There are a million things to plan and prepare when you’re taking an international trip, and the thing that most often gets left to the last minute is exchanging your Canadian cash for the foreign stuff you’ll need abroad. We’re always prepared to take a hit when it comes to the exchange — we’re Canadians, after all — but there are smart ways to soften the blow.
Follow these tips and maybe, just maybe, you won’t lose a small fortune on the exchange.
Exchange well in advance
We know it’s usually the last thing you think of, but you should really do your exchanging earlier than a few days before, especially if you’re travelling somewhere other than the U.S. Banks don’t keep a large stash of all types of currency on hand, so they might need to order it in. That means it could take up to five business days to get the cash you need. That’s not great if you’re leaving the country in three days.
Do your research and shop around
Banks aren’t the only places that’ll exchange your money — it’s possible that a currency exchange could have a better rate. Check the Bank of Canada website for the current exchange rate, then research what added fees different banks and exchanges will charge you. It pays to shop around and find the best deal possible.
Also try to accurately price out how much money you’re going to need for the entire trip. You really aren’t going to like the options that are available to you for exchanging money once you’re abroad.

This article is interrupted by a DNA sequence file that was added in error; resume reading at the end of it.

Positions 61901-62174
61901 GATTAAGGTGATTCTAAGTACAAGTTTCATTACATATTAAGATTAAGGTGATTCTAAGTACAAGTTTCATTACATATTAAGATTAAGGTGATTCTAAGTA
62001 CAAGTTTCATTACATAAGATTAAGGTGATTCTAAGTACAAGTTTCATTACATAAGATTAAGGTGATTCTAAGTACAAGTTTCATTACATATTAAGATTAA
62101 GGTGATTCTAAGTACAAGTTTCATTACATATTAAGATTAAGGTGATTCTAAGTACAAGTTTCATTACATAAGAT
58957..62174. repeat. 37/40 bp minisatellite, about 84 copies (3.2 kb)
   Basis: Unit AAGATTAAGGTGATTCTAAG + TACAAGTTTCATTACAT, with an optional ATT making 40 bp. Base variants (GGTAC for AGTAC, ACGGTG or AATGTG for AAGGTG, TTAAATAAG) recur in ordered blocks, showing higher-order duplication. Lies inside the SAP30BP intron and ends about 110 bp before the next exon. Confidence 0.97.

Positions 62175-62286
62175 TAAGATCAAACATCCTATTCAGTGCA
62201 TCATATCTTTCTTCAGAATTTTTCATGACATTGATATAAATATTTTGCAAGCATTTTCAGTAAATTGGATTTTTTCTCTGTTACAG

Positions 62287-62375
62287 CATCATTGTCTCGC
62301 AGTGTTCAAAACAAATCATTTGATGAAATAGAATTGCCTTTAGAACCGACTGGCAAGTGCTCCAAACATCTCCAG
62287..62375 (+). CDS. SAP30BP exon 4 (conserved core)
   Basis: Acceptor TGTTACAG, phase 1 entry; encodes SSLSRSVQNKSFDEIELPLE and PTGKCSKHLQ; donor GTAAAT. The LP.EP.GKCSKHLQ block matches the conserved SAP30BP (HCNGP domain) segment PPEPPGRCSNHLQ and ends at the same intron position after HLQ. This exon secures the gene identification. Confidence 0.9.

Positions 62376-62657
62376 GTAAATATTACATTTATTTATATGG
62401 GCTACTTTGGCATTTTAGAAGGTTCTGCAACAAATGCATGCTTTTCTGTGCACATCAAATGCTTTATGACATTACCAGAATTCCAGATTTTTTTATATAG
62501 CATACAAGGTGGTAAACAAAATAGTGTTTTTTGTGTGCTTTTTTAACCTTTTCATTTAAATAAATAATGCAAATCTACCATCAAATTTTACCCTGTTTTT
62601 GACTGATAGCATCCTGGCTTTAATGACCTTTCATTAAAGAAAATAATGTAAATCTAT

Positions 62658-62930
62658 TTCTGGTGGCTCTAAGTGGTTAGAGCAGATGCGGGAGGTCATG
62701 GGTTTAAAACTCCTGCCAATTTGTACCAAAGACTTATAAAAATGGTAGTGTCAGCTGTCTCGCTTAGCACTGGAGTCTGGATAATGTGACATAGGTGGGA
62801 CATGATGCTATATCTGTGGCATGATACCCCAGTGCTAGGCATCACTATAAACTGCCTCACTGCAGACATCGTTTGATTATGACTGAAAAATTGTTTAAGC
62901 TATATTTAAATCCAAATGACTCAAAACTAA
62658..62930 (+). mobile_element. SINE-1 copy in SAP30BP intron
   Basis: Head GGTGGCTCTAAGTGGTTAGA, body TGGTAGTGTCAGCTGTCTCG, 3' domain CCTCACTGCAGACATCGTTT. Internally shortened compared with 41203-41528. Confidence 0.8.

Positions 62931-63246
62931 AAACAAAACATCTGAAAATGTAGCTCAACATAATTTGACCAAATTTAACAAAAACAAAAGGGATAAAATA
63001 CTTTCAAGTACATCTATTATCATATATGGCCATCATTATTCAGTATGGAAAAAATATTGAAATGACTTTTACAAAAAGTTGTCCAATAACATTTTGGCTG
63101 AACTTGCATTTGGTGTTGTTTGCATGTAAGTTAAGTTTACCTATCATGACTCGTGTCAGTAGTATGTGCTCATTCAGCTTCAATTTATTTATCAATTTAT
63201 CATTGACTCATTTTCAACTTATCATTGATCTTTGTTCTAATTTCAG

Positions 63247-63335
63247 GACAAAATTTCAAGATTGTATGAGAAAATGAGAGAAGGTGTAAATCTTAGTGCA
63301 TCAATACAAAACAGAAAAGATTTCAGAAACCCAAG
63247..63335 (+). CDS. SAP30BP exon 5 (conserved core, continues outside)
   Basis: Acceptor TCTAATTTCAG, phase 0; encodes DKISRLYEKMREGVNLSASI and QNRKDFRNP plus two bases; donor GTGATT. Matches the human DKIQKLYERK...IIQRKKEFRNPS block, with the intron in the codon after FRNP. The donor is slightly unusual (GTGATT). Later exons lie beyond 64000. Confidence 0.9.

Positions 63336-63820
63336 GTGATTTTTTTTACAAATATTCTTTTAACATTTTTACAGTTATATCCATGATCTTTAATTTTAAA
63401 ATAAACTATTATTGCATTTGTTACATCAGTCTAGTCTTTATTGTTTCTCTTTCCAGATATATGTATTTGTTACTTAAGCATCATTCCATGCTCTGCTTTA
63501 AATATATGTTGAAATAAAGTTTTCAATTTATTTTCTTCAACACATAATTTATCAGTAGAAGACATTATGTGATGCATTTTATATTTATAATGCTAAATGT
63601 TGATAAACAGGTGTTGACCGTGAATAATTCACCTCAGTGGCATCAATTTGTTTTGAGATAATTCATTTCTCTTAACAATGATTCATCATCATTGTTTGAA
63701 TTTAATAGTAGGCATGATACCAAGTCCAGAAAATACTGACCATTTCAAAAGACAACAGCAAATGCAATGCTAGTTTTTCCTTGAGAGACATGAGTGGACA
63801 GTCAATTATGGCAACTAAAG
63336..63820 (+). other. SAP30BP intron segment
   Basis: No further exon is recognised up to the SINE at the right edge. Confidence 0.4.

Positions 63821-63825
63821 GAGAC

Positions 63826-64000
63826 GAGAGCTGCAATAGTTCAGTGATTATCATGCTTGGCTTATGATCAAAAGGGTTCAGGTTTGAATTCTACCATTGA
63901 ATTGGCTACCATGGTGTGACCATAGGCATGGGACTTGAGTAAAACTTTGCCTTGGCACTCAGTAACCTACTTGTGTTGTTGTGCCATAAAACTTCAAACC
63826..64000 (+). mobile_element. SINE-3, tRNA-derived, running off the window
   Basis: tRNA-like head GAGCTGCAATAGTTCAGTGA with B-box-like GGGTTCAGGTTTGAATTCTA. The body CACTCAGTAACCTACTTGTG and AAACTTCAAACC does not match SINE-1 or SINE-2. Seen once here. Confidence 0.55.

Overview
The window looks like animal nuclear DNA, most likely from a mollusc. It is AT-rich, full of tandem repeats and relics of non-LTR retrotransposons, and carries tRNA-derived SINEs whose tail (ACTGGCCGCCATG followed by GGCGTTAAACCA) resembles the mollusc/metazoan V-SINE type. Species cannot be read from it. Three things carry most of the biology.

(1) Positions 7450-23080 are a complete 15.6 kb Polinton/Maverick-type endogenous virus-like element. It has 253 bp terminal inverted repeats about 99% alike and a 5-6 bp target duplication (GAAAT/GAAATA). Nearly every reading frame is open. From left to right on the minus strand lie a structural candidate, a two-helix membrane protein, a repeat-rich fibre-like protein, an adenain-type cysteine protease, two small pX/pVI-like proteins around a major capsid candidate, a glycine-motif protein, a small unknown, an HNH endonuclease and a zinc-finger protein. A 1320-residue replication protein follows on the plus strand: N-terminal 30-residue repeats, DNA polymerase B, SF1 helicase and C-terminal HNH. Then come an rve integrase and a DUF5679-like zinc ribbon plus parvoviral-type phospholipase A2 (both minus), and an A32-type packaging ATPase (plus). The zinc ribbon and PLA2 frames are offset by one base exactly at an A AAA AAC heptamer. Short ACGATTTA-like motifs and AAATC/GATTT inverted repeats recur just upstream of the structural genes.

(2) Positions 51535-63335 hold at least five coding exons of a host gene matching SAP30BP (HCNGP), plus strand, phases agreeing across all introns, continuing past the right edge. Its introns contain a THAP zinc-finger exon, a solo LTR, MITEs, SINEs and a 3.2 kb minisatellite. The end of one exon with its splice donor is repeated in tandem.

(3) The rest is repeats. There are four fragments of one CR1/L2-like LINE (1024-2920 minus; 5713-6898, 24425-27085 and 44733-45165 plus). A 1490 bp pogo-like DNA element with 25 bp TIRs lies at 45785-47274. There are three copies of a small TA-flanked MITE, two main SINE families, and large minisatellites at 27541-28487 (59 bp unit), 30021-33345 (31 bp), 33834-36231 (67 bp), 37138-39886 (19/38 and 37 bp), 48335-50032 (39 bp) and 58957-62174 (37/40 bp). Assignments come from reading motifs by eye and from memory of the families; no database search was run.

Don’t exchange at the airport
This is always a bad idea. Security is more expensive in an airport and you’ll be paying for that through exchange fees. They also know that if you’re exchanging your money at an airport, you’re probably desperate and they are definitely going to take advantage of that. Just don’t do it.
Write down your credit card numbers
It seems like one of the most common travel stories is losing your wallet. To make things easier if that happens, write down the phone numbers of your bank and credit card company as well at your card numbers and keep them in a safe place (not your wallet!). That way, if you lose anything, you can call to deactivate the cards you lost and possibly get new ones.
If you need cash while abroad, an ATM is your best bet
It sounds fake, but in the wide range of bad and expensive options open to you for getting local currency abroad, this is the best. Your bank is going to charge you a 2.5% foreign interest fee as well as three to five dollars and the ATM itself will charge you at least two, but you gotta do what you gotta do. Just be smart when using foreign ATMs. Check the machine for the interact logo, that usually means that it can take your card (although older machines might not be able to process your fancy, foreign debit card). Only use ATMs that are in banks or commercial areas and do your exchange during business hours if you can, just in case something goes wrong.
Keep all your receipts (especially ones from ATMs) just in case something goes wrong. It’s a good idea to keep them for customs anyway, but you want to have proof in case you become the victim of theft or fraud while you’re away. Having those receipts can make disputing charges and proving fraud a whole lot easier. It may be a pain, but it could pay off big time.
Check your bank statements when you get home
Good thing you kept those receipts, eh? Check your bank statements for double or unfamiliar charges. If you don’t recognize something, address it right away. That’s not the kind of thing you want to dawdle on in case someone still has access to your card.